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Guide to Private Equity Fund.doc Guide to Private Equity Fund.doc Document Transcript

  • Financial Services Commission Guide to Private Equity Fund Contents • Background • Private Equity Funds Generally • FSC Authorisation Policy • Annexes Background Government Initiatives Following the Government's announcement to invest massively in the equity of enterprises in the priority sectors - through the setting up of a one billion rupee Equity Fund, measures were taken to encourage equity participation in private enterprises by Private Equity Funds. "Private equity" has become an increasingly important part of mainstream investor portfolios. The Financial Services Commission sets out in this paper the basic criteria on which applications for the establishment of Equity Funds will be considered. Definition There is no standard definition of Private Equity Fund per se. According to the British Venture Capital Association (BVCA), private equity means the equity financing of unquoted companies at many stages in the life of a company from start-up to expansion and also management buy-outs (MBOs) or buy-ins (MBIs) of established companies. Venture Capital is a subset of private equity, covering the seed to expansion stages of investment. It is believed that the activities undertaken by Private Equity Funds in Mauritius will act as a catalyst for the development of the economy as a whole by providing equity capital to enterprises in key sectors and hence giving them the necessary support to renew equipment and technology as may be necessary. The equity investments may be directed to both listed and unlisted companies in a bid to capitalise companies adequately. Legal Basis Applications for authorisation to operate an Equity Fund should be submitted to the Financial Services Commission under the provisions of the Financial Services Development Act 2001 (FSDA). Attention is drawn to section 2 of the Income Tax Act 1995, as amended, which provides for the setting up of Equity Funds to be approved by the Financial Services Commission (FSC). The establishment and operation of Private Equity Funds in Mauritius will be governed by own specific legislation to be enacted hereafter and the Companies Act 2001. In the meantime, they will be regulated by the Financial Services Commission (FSC) under the provisions of the FSDA in accordance with international best market practices and appropriate prudential controls. Private Equity Funds Generally Structure of Private Equity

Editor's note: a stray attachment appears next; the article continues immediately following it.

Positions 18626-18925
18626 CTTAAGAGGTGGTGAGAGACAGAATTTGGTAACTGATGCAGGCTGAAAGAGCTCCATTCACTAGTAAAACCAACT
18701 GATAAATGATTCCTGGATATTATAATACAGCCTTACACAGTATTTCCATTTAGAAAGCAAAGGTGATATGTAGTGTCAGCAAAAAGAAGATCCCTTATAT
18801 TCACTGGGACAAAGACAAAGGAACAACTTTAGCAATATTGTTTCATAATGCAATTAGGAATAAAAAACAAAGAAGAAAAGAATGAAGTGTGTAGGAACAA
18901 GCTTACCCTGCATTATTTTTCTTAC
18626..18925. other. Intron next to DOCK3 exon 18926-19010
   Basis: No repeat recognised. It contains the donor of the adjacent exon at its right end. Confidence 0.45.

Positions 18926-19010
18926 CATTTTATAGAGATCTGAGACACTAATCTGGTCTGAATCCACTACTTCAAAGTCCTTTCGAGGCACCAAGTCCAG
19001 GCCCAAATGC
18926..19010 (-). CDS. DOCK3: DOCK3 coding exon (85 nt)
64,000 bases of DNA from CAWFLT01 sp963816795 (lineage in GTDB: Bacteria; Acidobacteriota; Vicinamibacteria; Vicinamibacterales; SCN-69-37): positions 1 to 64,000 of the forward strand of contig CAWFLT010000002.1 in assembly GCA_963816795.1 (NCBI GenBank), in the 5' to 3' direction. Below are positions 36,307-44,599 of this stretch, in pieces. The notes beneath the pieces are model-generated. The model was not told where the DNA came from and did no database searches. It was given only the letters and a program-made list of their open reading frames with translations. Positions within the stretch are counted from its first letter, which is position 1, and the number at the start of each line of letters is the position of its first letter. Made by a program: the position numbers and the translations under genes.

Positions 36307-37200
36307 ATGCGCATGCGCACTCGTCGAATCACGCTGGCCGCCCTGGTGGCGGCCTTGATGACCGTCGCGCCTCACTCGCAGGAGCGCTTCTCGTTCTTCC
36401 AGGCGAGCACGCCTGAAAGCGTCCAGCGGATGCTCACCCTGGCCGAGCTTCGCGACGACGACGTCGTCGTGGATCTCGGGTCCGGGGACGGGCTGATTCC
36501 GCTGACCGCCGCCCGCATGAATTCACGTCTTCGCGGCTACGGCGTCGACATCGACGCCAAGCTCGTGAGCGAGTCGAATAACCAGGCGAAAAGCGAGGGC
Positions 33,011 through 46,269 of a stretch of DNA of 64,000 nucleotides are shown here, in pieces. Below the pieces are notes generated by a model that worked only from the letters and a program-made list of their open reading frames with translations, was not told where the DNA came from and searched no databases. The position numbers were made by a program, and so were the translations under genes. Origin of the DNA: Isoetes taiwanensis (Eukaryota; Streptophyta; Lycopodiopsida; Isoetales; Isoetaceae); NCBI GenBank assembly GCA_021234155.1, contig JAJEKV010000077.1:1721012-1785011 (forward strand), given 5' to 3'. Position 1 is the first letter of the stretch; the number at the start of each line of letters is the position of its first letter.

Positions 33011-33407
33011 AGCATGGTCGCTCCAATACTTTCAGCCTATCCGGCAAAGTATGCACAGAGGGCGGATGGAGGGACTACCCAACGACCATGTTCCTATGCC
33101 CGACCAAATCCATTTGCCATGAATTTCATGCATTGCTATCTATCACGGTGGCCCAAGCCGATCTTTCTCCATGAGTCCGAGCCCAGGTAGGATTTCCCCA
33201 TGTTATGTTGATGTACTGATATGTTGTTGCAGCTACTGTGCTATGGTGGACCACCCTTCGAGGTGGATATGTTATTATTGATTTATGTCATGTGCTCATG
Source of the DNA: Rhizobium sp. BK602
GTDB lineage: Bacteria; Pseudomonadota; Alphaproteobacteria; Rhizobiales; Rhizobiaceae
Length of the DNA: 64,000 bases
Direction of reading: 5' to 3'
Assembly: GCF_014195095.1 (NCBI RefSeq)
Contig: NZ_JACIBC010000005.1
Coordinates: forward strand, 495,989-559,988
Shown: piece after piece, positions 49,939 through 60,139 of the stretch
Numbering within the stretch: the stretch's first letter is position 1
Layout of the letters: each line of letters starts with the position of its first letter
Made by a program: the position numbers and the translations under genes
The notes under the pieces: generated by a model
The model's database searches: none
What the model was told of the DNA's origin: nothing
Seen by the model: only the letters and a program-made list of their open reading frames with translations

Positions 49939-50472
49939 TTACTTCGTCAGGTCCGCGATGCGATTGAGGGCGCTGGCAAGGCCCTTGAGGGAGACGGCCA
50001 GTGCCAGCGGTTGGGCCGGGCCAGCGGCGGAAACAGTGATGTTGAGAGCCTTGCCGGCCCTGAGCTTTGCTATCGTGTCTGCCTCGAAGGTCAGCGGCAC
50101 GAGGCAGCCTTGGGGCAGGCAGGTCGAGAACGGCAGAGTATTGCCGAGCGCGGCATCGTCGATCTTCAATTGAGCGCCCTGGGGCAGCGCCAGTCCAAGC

• Private equity investors will invest either directly or through a fund of funds or by way of limited partnership. (a) Limited Partnerships *[1] The predominant vehicle in the global private equity industry is the independent, private, fixed-life, closed-end fund, usually organized as a limited partnership. The limited partnership is a fund of pooled interests managed by a General Partner who raises capital (i.e., committed capital or commitments) from outside investors (Limited Partners). The partnership is independent in that the management of the investment pool is performed by a management firm that has no outside affiliation or ownership. Most funds of this type require a nominal investment by the General Partner. In addition, the General Partner usually takes a profit split (known as carried interest). Another unique feature of these types of vehicles is that any proceeds from investments must be distributed to investors – they cannot be reinvested except under a few exceptional conditions. (b) Captive Funds Some private equity funds are organized as captive or semi-captive rather than independent. Captive refers to a fund that only invests for the interest of its parent company. This parent may be a company, a banking or financial institution. The notable feature of this type of private equity is that typically the fund is not a fixed-life investment pool – it is ‘evergreen’, i.e., a fund with no fixed cost basis as the parent company can contribute additional capital or withdraw capital from the fund whenever it chooses. A fund of this type typically charges no management fee to its parent company and does not really have a ‘carried interest’ profit split, although a few creative groups have compensation schemes for the investment officers that work similar to a ‘carried interest calculation’. (c) Semi-Captive Funds There is another type of hybrid vehicle called semi-captive fund that mixes capital from both outside investors and the parent company. These funds typically charge a management fee and carried interest similar to the independent funds, but they are typically ‘evergreen’ (i.e., not with a fixed life), and are not independent, but may be closed-end as the number of investors is fixed. (d) Open-end Funds Another investment structure of a private equity fund is an open-ended investment company that acts much like a mutual fund, whether listed or unlisted. Typical Characteristics The key elements of private equity will typically include – 1. Investments in unquoted companies 2. Equity capital 3. Medium to long-term stake 4. Target companies with growth potential Committed Minimum of 250 million Mauritian rupees Capital Manager’s Fund Managers typically invest their personal capital alongside their investors’ capital Commitment which often creates a higher level of confidence in the fund. Investors look for a “meaningful” manager investment of at least 1 % of the size of the fund.